Sincerely, Sara: Do I Risk My Corporate Job To Run The Start-Up of my Dreams?

Hi Sara,

I’m doing well in a career I’m good at, but I’m not passionate about. If I continue on the same trajectory with my current company I’ll be making over six figures soon. I have excellent benefits, in a financially strong, Fortune 500 company. This was all great until I recently got an offer to work with a small, brilliant team launching an innovative company that would pretty much be my dream job. If I take the leap, I’ll be excited to be at work every day. But gone is my stability and great benefits, and even though I’ll have the opportunity to make more money than I ever dreamed of making in my current career. It will mean a period of sacrifice until the revenue starts rolling. And if we don’t get the company off the ground, I’m back to square one: no stable but boring job and no job working with a cool team I’d hang with even on my days off.

I’m the type of guy that’s always wanted to run with the bulls in Pamplona, or bungee of a huge bridge, but I’m not sure I could ever go through with something that puts my future at risk.

Thanks,

Wants to Run with the Bulls, but Afraid of Getting Trampled

Dear Wants to Run,

Your quandary forces you to choose a side: passion or paycheck. Many of my entrepreneur friends  have left well-paying  corporate gigs for jobs that serve a social good they are passionate about, but is not financially lucrative,  and have made the same leap of faith to follow their bliss.  Even when their decisions have come at the expense of a comforting retirement nest egg and a killer medical plan, the sense of security they sacrificed didn’t compare to the joy and purpose of doing something with their lives that meant more to them than anything they could deposit into a bank account. Some of them are impacting communities, changing lives and transforming the world.

What price do you put on purpose and happiness? What is the freedom that comes with making your own way in the world, on your own terms, worth?  Here’s the rub: We live in world where our necessities must be paid for in order for us to survive, but how do we compare financial compensation with something that we can’t calculate in monetary terms?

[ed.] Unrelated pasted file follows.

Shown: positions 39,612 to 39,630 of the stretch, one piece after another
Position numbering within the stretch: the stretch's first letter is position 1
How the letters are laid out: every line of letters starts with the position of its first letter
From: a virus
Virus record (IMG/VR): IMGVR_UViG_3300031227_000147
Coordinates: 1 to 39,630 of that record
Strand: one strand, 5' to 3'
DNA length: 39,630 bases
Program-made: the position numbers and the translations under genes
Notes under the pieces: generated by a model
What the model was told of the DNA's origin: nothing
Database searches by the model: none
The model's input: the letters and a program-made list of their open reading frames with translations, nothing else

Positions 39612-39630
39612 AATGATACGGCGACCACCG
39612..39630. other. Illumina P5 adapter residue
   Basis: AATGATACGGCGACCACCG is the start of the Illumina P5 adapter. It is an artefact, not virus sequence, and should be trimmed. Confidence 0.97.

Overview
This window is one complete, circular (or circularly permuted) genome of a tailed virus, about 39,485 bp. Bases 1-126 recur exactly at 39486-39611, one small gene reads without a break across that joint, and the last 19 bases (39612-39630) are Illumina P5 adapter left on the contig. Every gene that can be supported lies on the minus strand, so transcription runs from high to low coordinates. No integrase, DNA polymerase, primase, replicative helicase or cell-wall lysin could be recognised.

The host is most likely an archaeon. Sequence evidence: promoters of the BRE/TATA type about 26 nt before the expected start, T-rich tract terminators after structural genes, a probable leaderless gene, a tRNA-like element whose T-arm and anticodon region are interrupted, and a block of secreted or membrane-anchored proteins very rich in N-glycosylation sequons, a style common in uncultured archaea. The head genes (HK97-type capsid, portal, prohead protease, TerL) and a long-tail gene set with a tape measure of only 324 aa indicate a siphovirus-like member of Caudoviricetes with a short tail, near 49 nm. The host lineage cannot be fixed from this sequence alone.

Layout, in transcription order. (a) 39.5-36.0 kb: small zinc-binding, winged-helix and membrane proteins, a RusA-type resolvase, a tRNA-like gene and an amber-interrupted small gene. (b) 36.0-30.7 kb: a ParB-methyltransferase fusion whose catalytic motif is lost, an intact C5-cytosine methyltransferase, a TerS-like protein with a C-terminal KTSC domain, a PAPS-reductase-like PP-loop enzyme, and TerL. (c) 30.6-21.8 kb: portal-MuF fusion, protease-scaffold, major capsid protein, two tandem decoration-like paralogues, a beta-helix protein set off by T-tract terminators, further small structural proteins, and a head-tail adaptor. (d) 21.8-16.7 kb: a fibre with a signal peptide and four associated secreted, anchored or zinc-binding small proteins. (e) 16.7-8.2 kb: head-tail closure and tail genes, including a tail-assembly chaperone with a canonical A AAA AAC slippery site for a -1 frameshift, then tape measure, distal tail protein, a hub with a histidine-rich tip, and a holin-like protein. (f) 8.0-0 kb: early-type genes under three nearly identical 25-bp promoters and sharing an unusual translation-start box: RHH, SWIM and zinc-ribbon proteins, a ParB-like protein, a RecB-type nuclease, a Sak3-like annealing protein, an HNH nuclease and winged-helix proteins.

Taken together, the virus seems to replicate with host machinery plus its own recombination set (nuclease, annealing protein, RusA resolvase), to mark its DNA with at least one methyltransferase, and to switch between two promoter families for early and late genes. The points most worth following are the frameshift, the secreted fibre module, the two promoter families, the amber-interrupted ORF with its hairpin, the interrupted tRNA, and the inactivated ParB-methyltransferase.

I realize that I’ve asked more questions instead of offering an answer, but I still need to ask one more. Are you relying on your paycheck and benefits to provide for a family? If there are people that depend on your steady financial situation for their livelihood than your dilemma becomes decidedly more complicated. You will need to figure out if you have enough savings to cover your expenses until the new company is generating enough profit to provide for all of your needs. Keep in mind, it may take years for a new business to fine tune a workable business model, and can go through financially painful growing pains while they adapt to the market. Assess what options you will have for securing another well-paying position if your start-up fails (which many do). If you are free of familial obligations, then perhaps it’s an ideal time in your life to chase an opportunity like the one that just landed in your lap. If not now, then when? Certainly the time isn’t once you have the responsibility and expense of children. 

You will have to live with this decision every day, at least 8 hours a day, 5 days a week, for weeks, then months, and then years. Do some soul searching and discover what is really what you want out of more than just your job, but out of your future—and your life. Then compare the two paths. Which will bring you closest to your end goal?

I would also advise you to consider that: 1. The best laid plans do not always pan out 2. If anything has proven that “security” with a “stable” company can be more of an illusion than we once believed it to be, it’s the recent financial crisis that bankrupted companies like AIG,  Bear Stearns, and Goldman Sachs and cost many loyal employees from formerly financially robust companies to lose their hard won pensions and drained their 401K packages. And I’ll offer one last one point for your consideration, “Life is what happens when we’re busy making plans”.

So what do you want your days to be like? That’s the real question. Are weekends entertaining in a big house, or summers vacationing in the Keys, the moments you live for? Do creating original solutions that change the way people interact invigorate you with joy? Does the freedom to engage in work that challenges and satisfies you mean more than a second car or a vacation home? If what you really want is a life bursting with new, exhilarating experiences that remind you how thrilling it is to be alive, you can create it. But you will have to be prepared to make the sacrifices necessary to bring that life into existence. Your time and happiness are the most valuable things you own, so guard them with your life.

Sincerely, 

Sara